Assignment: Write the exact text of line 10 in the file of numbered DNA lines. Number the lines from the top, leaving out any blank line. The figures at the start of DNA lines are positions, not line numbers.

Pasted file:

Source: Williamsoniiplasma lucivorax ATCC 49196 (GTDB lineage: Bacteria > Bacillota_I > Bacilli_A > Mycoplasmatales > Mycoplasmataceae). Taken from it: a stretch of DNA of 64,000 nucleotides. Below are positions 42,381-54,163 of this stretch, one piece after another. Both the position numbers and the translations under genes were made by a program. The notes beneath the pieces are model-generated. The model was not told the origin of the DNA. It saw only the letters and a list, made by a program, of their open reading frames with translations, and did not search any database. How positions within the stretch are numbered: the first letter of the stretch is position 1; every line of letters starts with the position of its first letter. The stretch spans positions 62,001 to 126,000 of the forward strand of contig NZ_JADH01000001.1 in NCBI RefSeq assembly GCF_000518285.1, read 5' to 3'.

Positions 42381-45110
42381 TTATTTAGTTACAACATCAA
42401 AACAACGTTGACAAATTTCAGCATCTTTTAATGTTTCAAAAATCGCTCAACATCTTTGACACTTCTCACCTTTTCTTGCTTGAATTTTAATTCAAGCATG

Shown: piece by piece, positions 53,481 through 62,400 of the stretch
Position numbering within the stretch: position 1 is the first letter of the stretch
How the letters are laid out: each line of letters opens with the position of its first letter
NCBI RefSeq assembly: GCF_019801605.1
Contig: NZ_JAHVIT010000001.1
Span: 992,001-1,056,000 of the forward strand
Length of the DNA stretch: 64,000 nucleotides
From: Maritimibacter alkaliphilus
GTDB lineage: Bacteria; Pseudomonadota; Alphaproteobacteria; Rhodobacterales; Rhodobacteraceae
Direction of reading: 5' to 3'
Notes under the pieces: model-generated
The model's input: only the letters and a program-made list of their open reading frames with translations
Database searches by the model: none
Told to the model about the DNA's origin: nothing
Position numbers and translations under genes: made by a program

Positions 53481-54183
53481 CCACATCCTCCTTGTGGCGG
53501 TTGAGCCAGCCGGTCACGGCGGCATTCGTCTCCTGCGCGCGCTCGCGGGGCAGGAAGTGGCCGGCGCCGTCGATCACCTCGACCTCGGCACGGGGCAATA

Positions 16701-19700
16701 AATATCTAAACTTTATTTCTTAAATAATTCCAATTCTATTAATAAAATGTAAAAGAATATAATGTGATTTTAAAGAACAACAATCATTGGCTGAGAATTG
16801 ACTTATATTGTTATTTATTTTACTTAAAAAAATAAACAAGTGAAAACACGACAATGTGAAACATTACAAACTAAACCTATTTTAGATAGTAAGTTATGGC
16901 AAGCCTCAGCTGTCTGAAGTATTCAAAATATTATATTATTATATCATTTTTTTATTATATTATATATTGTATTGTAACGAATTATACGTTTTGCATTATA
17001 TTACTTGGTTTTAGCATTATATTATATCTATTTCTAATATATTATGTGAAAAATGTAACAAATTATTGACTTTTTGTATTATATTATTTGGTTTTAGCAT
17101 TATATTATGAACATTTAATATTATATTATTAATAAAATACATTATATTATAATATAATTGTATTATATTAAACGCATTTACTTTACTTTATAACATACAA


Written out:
Span: 992,001-1,056,000 of the forward strand